The project was for the extension of existing marine facilities of ARCO at Cherry Point, approximately 15 miles north of Bellingham, in the State of Washington. The new facility was designed for accommodating a range of sizes of ships, tankers, and barges up to 70,000 DWT. The project was developed in closed cooperation with Ben C. Gerwick from San Francisco, California.LCR&A was retained by the clients to provide complete analyses and design of the foundation system for the dock, including connecting trestle, loading platform, breasting dolphins, mooring dolphins and catwalks. The foundation for breasting and mooring dolphins consisted of 84-inch O.D. steel-pipe piles penetrating 40 feet into stiff glacial till, below 40 to 60 feet of water, total pile length of 120 to 140 feet. The design require careful attention to the installation of this large size piles into the glacial till, composed of sandy gravel with final blow counts in the order of 4-inch penetration for over 100 blows. In order to drive such piles, LCR&A was instrumental in the design of a special marine offshore-type pile driving hammer.In addition, LCR&A provided its expertise in geotechnical engineering with technical considerations and details related to the construction of the foundation for the marine structures. Construction was completed successfully in December of 2000.

Investigation of Slope Stability at Robert E. Lee Road

Robert E. Lee Rd. and Barton Springs Rd., Austin, Texas
Dept. of Public Work and Transportation, City of Austin, Texas
August 1997
LCR&A was retained by the client to study the stability of existing slopes and cause for signs of distress in the pavement at the subject site. The contract also covered the initial design of a drilled shaft suppressor system and its improvement to the factor of safety for the stability of the existing slopes. State-of-the-art computer programs were used to study the stability of existing and strengthened slopes.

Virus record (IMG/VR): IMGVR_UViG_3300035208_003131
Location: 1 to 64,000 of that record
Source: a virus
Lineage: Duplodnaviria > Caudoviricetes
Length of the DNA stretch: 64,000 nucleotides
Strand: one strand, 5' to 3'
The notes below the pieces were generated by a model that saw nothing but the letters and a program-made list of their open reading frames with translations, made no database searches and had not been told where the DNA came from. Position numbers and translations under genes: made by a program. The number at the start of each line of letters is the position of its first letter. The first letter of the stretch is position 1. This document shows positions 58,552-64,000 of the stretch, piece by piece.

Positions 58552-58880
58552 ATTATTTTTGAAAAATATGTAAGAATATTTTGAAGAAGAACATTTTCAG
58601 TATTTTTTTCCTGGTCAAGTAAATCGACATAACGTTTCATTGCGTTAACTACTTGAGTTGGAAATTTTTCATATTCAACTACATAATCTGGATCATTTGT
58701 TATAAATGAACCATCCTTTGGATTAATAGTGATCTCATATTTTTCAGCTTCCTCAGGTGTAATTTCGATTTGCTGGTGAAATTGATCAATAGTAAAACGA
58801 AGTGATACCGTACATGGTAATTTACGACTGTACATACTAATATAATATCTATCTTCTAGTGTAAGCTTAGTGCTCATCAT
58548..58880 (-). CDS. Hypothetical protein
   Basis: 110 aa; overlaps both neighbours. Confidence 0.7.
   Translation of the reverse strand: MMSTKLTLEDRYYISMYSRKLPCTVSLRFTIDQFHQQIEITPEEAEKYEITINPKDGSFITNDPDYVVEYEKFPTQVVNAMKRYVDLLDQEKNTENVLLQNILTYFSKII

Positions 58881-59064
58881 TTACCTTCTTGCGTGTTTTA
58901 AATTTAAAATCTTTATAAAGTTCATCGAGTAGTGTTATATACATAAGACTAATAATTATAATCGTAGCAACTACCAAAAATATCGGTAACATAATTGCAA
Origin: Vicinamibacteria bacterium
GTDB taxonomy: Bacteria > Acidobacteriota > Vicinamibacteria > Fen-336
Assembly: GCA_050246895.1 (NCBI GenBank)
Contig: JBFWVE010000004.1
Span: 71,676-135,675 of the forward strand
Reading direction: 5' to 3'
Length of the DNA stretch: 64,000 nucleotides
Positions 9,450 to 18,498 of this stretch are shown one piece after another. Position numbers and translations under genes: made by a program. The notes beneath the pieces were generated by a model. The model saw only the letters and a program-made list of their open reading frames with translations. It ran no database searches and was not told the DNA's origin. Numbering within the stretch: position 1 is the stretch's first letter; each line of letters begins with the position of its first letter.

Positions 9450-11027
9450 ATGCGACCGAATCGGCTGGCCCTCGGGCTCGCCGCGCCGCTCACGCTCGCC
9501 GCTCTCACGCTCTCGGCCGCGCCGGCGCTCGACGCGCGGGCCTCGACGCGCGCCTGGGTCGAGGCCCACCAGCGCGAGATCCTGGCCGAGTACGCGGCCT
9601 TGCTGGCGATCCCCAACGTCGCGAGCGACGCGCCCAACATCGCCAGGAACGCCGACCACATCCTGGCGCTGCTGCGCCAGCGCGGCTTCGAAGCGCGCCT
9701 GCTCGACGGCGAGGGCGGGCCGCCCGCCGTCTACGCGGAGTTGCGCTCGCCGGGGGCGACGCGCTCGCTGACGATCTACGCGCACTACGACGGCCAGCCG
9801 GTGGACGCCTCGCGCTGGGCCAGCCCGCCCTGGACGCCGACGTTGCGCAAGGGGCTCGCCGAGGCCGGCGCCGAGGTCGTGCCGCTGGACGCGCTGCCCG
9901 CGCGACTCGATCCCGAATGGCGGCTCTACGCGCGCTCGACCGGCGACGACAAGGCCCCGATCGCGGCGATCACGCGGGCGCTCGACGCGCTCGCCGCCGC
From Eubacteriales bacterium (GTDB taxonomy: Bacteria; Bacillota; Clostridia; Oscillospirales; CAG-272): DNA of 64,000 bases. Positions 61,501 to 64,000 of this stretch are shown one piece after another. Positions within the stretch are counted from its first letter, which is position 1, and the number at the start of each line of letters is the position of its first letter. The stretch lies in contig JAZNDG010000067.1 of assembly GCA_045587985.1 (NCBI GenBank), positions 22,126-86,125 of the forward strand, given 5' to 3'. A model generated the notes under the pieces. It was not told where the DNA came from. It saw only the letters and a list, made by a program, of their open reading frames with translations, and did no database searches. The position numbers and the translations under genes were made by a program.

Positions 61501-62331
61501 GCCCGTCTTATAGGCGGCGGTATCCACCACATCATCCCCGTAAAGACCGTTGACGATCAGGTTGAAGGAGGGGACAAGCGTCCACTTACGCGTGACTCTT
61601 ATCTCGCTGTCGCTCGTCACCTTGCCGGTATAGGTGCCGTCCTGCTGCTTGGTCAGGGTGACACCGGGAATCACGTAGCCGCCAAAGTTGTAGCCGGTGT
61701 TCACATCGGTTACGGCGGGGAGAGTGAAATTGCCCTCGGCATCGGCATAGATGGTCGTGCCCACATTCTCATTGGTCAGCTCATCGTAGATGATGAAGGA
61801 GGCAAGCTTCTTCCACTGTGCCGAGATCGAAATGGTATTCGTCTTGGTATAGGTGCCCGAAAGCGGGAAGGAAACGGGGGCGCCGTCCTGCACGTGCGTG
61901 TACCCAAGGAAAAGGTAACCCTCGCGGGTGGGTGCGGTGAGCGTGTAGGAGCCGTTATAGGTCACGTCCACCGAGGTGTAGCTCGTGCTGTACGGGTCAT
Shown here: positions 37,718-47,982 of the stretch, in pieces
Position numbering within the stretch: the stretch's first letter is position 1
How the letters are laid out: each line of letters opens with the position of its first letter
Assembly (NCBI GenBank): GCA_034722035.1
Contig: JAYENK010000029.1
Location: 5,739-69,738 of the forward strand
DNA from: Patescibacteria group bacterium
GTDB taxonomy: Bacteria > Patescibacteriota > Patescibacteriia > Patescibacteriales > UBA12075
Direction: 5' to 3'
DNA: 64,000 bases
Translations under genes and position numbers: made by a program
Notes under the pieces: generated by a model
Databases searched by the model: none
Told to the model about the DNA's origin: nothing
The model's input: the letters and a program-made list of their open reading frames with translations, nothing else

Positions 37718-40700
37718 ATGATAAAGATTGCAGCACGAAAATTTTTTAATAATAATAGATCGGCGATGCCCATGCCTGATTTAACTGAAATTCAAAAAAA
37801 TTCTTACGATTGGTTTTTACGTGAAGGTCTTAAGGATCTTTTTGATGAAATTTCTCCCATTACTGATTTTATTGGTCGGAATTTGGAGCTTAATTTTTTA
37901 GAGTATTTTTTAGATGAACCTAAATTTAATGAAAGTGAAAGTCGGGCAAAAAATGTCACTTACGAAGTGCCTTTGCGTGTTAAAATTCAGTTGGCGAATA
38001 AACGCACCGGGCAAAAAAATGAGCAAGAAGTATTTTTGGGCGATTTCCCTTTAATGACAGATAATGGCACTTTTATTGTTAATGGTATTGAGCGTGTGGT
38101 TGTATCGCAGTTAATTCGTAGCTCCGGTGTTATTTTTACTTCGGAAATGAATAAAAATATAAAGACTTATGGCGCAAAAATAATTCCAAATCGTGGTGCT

Geotechnical Investigations for Wastewater Improvements in the City of Austin

Various locations in the City of Austin, Texas
Dept. of Public Works and Transportation, City of Austin, Texas
May 1996 to August 1997
Improvements on the wastewater systems of several neighborhoods were planned by the client. The incorporation of these projects require several excavation projects in city streets containing extensive array of underground utilities. LCR&A performed the soil investigation at the proposed sites and made recommendations for the type of excavations and expected soil difficulties. Locations of existing underground utilities (water, wastewater, electric, gas, telephone) were determined by LCR&A engineers in each project. Geotechnical reports were submitted and helped the client during cost estimation. The reports were later included as part of the bid documents provided to the contractors.

Geotechnical Engineering Review on South Carolina Aquarium

Charleston, SC
City of Charleston, South Carolina; Rhodes/Dahl, Charleston, South Carolina
May 1997 to August 1997
LCR&A engineers functioned as members of a Peer Review Team responsible for evaluating the condition and integrity of foundation piles after unexplained movements had been observed during construction. LCR&A engineers evaluated the analyses by engineers of record, the soil investigation and laboratory testing program, slope inclinometer measurements, slope stability, and pile-driving procedures used during construction. A report the clients discussed the likely causes of movement, response of piles in moving soil, and recommendations for completing the project.

Strengthening Design for Transformer Foundation at Litton Springs Substation

Litton Springs, Texas
Austin Electric Utility Department; Austin, Texas
February 1997 to March 1997